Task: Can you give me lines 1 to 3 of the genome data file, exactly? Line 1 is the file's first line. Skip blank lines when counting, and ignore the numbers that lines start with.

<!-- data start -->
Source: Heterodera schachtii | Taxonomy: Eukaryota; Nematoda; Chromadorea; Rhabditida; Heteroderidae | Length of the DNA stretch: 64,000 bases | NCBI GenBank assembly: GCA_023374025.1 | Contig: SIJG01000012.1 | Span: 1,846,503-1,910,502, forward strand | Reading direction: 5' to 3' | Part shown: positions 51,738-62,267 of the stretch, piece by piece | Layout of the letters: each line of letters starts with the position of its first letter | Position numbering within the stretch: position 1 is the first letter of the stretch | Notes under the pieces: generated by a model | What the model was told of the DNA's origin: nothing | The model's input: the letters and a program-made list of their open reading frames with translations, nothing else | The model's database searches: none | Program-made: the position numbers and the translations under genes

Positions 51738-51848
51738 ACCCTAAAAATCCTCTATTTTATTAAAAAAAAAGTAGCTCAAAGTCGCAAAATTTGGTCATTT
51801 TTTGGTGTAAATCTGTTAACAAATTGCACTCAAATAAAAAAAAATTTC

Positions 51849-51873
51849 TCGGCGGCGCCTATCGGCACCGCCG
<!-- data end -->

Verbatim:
Source: Heterodera schachtii | Taxonomy: Eukaryota; Nematoda; Chromadorea; Rhabditida; Heteroderidae | Length of the DNA stretch: 64,000 bases | NCBI GenBank assembly: GCA_023374025.1 | Contig: SIJG01000012.1 | Span: 1,846,503-1,910,502, forward strand | Reading direction: 5' to 3' | Part shown: positions 51,738-62,267 of the stretch, piece by piece | Layout of the letters: each line of letters starts with the position of its first letter | Position numbering within the stretch: position 1 is the first letter of the stretch | Notes under the pieces: generated by a model | What the model was told of the DNA's origin: nothing | The model's input: the letters and a program-made list of their open reading frames with translations, nothing else | The model's database searches: none | Program-made: the position numbers and the translations under genes

Positions 51738-51848
51738 ACCCTAAAAATCCTCTATTTTATTAAAAAAAAAGTAGCTCAAAGTCGCAAAATTTGGTCATTT